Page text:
Papal blessing: Nothing can excuse the failures of the modern Catholic Church. But Pope Francis has made an impressive start

Francis has thrown open the Vatican windows and let in fresh air

Share
Related Topics

When Jorge Mario Bergoglio was elected Pope in March, the deeply conservative College of Cardinals imagined that it had chosen a safe pair of hands. As Archbishop of Buenos Aires, Bergoglio espoused radical views on some social questions but appeared reliably hard line on key Catholic dogmas and thus unlikely to disturb the legacy of his doctrinally rigid predecessor, Benedict XVI.

How wrong the Cardinals were. Nine months on, the 77-year-old head of the world’s 1.2 billion Catholics has reminded us that age is no bar to youthful thinking. To the dismay of many of his original supporters, Francis has thrown open the Vatican windows and let in fresh air. Gone is the old culture of secrecy, and the dictates from on high by the Vicar of Christ, who, naturally, had the answer to everything. Asked what he thought of gay clergy, Francis responded that he did not know. “Who am I to judge them?” he inquired. That the Pope should even use such a phrase was novel.

Many Catholics, who long ago abandoned all hope of reform of a Church that seemed to be dying on its feet, are wondering if they didn’t succumb to feelings of despair too soon.

It is a sign of how quickly things appear to be changing that a whole range of sexual and gender-related issues that were completely taboo only a year ago are now talked about openly. At the same time, Francis has refused to tone down his sharp criticism of the distorting effects of modern capitalism, and has championed the cause of the poor in a manner that other international leaders could and should learn from. There have been other popes like this, although not many. Angelo Roncalli was a safe pair of hands who decided not to be safe once he was elected Pope John XXIII in 1958. Jettisoning the imperial symbols of authority, such as the papal tiara, he championed the poor and called a reforming council, Vatican II, which not only abandoned the Latin Mass but, more crucially, transformed relations between Catholics and people of other faiths, notably Jews.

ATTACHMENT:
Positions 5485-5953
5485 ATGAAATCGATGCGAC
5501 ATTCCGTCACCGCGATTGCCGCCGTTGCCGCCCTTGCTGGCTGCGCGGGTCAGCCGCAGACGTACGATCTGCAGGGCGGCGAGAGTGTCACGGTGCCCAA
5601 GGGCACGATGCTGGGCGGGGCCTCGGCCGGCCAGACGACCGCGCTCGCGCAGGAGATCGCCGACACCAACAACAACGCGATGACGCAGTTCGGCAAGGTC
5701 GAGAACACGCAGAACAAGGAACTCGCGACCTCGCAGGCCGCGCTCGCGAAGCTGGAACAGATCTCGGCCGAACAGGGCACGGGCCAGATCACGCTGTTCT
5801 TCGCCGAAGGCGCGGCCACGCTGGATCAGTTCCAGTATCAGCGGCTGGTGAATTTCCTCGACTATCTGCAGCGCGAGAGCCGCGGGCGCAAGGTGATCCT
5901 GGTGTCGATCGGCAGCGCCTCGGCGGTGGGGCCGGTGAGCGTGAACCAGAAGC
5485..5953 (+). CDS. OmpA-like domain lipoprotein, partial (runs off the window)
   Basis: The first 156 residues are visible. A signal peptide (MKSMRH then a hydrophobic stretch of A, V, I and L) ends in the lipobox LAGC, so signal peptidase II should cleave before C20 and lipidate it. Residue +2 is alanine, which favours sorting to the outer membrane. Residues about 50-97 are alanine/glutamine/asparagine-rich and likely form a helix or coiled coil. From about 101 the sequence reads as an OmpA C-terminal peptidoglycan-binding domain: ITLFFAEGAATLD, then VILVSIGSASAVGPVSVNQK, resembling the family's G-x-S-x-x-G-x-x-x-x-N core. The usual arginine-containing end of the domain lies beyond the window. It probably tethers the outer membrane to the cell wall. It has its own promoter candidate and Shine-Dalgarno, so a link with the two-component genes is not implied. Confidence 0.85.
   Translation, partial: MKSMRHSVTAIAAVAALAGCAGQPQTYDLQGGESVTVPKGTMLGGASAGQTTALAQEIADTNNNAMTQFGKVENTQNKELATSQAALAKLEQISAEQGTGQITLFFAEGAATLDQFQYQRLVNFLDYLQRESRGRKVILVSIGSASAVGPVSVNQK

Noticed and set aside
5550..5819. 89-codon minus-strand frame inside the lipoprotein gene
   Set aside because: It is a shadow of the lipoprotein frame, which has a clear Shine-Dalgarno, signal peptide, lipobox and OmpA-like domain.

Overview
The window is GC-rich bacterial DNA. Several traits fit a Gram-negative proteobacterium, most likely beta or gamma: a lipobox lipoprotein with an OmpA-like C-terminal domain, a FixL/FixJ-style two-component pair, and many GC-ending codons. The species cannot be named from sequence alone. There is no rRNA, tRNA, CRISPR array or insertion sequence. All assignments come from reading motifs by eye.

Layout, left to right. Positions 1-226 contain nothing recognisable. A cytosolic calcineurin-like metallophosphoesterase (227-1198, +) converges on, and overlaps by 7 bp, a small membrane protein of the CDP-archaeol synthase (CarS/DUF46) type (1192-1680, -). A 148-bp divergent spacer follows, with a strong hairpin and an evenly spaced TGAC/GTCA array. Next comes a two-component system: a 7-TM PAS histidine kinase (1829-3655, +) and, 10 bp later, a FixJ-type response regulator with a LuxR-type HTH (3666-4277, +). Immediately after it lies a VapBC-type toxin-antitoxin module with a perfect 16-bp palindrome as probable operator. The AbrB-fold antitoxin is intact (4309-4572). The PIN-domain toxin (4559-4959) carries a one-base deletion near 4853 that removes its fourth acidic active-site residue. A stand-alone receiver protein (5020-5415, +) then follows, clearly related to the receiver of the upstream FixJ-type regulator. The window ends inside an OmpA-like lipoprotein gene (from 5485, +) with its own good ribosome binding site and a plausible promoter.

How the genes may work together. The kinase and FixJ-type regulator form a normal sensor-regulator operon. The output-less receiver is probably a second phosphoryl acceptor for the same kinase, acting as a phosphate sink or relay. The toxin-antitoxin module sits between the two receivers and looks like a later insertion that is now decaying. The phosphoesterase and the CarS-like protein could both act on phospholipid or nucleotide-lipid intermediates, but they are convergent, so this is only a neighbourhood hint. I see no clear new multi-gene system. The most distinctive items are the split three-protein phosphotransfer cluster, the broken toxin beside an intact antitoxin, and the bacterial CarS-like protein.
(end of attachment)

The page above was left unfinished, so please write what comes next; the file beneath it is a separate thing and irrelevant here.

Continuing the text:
Alas, following his sudden death in 1963, most of the reforms were mothballed, which one suspects is what a number of Vatican bureaucrats and conservative Catholics anticipate happening this time, too.

We must hope that Francis is not similarly outmanoeuvred by a combination of ill health and hostile Vatican bureaucrats. Whether we are religious or not, all of us must recognise that the Catholic Church remains a force to be reckoned with. Its vast membership alone guarantees that. Under Benedict, it became regrettably hidebound, the prevalent siege mentality symbolised by the Church’s grotesquely inadequate response to the scandal of child abuse among the clergy.

It will take years, not months, to change that culture and transform the way the Church sees itself in relation to society and interprets its own authority. Whether Pope Francis has the time and energy to surmount the tremendous challenges that lie ahead remains to be seen. But the fact that he has made a start is encouraging, as is his manifest desire for the Church to become what it could yet be: a force for good, not the enemy of change.

React Now

Latest stories from i100
iJobs Job Widget
iJobs General

Guru Careers: Software Developer / C# Developer

£40-50K: Guru Careers: We are seeking an experienced Software / C# Developer w...

Guru Careers: Software Developer

£35 - 40k + Benefits: Guru Careers: We are seeking a Software Developer (JavaS...

SThree: Trainee Recruitment Consultant / Resourcer

£18000 - £23000 per annum + Commission: SThree: As a Trainee Recruitment Consu...